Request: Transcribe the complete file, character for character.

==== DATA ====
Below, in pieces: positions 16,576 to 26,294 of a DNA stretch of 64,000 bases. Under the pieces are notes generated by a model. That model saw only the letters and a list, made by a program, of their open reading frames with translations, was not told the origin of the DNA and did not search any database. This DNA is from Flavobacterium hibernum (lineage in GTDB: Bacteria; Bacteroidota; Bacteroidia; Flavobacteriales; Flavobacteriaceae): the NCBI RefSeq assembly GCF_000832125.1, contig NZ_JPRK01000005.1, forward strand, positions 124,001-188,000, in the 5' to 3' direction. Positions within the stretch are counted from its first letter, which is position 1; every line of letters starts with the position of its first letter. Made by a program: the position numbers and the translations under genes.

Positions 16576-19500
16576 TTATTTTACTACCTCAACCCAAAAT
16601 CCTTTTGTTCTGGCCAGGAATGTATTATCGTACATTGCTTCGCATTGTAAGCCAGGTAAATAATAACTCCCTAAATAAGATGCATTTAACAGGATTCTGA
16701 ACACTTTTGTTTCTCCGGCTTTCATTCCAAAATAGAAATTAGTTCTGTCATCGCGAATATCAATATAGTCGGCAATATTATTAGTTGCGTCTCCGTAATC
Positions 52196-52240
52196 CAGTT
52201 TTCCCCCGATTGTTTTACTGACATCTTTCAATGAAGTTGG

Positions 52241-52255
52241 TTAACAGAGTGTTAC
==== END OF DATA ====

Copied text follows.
Below, in pieces: positions 16,576 to 26,294 of a DNA stretch of 64,000 bases. Under the pieces are notes generated by a model. That model saw only the letters and a list, made by a program, of their open reading frames with translations, was not told the origin of the DNA and did not search any database. This DNA is from Flavobacterium hibernum (lineage in GTDB: Bacteria; Bacteroidota; Bacteroidia; Flavobacteriales; Flavobacteriaceae): the NCBI RefSeq assembly GCF_000832125.1, contig NZ_JPRK01000005.1, forward strand, positions 124,001-188,000, in the 5' to 3' direction. Positions within the stretch are counted from its first letter, which is position 1; every line of letters starts with the position of its first letter. Made by a program: the position numbers and the translations under genes.

Positions 16576-19500
16576 TTATTTTACTACCTCAACCCAAAAT
16601 CCTTTTGTTCTGGCCAGGAATGTATTATCGTACATTGCTTCGCATTGTAAGCCAGGTAAATAATAACTCCCTAAATAAGATGCATTTAACAGGATTCTGA
16701 ACACTTTTGTTTCTCCGGCTTTCATTCCAAAATAGAAATTAGTTCTGTCATCGCGAATATCAATATAGTCGGCAATATTATTAGTTGCGTCTCCGTAATC
Positions 52196-52240
52196 CAGTT
52201 TTCCCCCGATTGTTTTACTGACATCTTTCAATGAAGTTGG

Positions 52241-52255
52241 TTAACAGAGTGTTAC